Twitter has opened its verification mark—the blue check that appears next to a user’s handle—to all users. This means the doors to request verified account status is available to everyone and will be given on a special basis when the platform deems it is “of public interest.”
What constitutes “public interest” usually includes companies, known and national reporters, musicians, actors, writers, artists, politicians, major podcasts, films, games, athletes, scientists, brands, and activists. In short, people who contribute to pop culture, journalism, business, and politics.
To put your account in the running for that blue check mark, you would need to fill out Twitter’s verification form and provide a lot of identification content such as a profile picture, email, official website, a verified phone number, an actual bio, government ID or passport, and other things. If Twitter rejects a person or company from verified status they can reapply in 30 days.
While Twitter says it’s so that other users will have “high-quality accounts to follow” it would also serve as a good step in actually handling harassment—something that the platform has been very slow and ineffective at tackling.
If the verification process was relaxed and extended to more users—possibly split into “verified users” and “verified influencers”—it could weed out people who use the platform to engage in harassment by putting their public information readily available if they engage in harassment for law enforcement, legal, and archiving purposes.
For example: if account A harasses account B and both are verified, user B possibly gets the three strikes (warning, suspension, ban), two strikes (suspension and ban), or one strike (ban) approach.
Verifying your account would mean you “know better” so a one or two strike approach would probably be more valid. No one should sign up, harass people like they wouldn’t outside of social media in most cases, and say “Oh I didn’t know this wasn’t that kind of party.” In the case of accounts that decide not to verify, if they harass users then they’re just up for a ban no questions asked no discussion on why.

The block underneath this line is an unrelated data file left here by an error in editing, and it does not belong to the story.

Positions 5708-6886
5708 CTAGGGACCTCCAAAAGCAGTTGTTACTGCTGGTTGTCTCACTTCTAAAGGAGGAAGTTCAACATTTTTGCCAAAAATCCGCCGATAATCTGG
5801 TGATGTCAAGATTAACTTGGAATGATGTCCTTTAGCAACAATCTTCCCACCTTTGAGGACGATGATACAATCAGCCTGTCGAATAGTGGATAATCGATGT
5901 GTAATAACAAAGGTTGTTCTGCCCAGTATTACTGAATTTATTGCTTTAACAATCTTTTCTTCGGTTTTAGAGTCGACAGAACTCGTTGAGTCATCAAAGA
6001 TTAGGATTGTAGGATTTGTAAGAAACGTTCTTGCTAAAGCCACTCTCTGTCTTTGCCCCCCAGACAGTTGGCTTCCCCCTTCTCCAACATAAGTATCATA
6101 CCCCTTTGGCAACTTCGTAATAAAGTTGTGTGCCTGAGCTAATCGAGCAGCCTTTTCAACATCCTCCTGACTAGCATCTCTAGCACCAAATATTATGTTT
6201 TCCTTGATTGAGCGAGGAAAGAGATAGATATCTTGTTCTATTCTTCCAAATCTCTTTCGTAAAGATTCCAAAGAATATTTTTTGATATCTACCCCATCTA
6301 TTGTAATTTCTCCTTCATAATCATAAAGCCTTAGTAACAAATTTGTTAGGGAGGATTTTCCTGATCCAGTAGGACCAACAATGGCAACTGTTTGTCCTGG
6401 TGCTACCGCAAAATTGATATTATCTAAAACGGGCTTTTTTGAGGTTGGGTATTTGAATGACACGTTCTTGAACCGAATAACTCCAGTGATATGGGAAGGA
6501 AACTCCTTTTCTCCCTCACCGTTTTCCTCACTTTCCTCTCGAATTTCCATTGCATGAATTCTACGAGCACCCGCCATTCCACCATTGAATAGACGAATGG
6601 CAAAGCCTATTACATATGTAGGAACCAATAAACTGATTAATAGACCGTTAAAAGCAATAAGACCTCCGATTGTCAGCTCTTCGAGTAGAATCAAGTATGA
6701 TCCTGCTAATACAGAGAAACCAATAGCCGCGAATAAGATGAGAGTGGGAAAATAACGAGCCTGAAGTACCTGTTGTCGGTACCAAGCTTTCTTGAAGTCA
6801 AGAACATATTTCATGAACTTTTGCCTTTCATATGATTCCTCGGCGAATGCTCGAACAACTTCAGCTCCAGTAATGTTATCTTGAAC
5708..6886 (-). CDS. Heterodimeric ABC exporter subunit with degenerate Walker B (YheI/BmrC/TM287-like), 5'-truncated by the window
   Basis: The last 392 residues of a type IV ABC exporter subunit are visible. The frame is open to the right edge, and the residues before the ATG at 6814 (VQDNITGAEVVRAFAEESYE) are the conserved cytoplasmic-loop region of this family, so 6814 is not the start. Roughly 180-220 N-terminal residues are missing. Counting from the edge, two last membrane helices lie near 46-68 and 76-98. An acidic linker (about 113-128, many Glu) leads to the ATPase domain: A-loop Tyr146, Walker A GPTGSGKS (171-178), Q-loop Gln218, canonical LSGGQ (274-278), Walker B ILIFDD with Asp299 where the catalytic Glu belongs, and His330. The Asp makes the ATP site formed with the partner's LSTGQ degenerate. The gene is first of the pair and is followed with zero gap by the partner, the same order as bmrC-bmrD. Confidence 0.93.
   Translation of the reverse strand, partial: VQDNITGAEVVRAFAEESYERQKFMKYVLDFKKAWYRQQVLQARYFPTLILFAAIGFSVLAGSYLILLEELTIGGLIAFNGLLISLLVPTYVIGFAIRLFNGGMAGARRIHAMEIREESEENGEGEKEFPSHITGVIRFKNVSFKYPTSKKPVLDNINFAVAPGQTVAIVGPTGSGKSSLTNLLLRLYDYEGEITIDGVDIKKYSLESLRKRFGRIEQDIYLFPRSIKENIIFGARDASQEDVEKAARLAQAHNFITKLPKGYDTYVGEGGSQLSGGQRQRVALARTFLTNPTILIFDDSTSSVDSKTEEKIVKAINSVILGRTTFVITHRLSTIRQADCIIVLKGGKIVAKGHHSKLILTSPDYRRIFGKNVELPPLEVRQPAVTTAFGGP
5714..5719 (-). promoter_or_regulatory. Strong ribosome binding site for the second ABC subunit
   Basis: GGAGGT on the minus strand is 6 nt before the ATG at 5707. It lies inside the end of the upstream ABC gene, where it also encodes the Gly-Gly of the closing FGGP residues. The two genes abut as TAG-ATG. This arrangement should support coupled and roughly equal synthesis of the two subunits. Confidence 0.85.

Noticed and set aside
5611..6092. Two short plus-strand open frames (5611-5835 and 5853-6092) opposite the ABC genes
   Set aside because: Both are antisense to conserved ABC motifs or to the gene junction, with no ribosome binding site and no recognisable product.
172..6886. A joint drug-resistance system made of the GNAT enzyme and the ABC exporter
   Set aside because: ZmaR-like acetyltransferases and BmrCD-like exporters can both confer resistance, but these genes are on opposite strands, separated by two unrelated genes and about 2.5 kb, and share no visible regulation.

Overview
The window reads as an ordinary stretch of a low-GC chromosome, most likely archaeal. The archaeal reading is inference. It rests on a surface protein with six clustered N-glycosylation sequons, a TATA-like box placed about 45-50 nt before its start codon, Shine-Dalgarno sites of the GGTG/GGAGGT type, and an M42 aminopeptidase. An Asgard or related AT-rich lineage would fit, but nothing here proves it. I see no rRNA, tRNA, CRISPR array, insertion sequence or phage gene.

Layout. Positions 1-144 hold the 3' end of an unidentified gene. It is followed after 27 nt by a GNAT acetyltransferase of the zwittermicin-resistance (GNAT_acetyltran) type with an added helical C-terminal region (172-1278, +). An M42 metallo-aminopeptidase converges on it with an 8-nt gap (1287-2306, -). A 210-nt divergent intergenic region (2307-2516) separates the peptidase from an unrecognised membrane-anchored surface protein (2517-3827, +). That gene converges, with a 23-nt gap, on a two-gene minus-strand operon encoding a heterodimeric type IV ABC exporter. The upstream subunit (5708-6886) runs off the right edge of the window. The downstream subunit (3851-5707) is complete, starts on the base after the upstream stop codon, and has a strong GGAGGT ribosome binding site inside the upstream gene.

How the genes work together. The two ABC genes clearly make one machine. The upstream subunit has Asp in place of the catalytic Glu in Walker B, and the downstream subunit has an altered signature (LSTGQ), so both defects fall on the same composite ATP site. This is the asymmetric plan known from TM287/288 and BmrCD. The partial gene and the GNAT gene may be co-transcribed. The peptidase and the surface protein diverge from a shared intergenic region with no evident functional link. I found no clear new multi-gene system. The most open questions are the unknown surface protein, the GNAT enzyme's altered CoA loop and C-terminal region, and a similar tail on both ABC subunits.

While being nameless and faceless—outside of an avatar and account—is one of the things that made Twitter a platform to flock to and share opinions on, the surge of harassment on the platform in the past few years has made it so that Twitter will have to take strong steps.
With people of color, people with disabilities, and LGBT+ users being the main targets of harassment ranging from slurs to threats of violence on Twitter for years, it’s a sorry case when it takes a celebrity—recently actress and comedian Leslie Jones, co-star of Ghostbusters—receiving vile harassment and making it so that everyone is a witness and blog start reporting on it for Twitter to do something about it and work on policy.
Sure it’s a probably a lengthy process to get something effective in place, but this has happened for so long that by now it whatever approach Twitter takes should be stronger if it had been addressed actively years prior in other cases.
Of course, to quote the title of former WCW president, Eric Bischoff’s biography: “Controversy creates cash” and harassment creates traffic both from the harassment mob and those defending the person initiating the mob and from those supporting and defending the victim of harassment.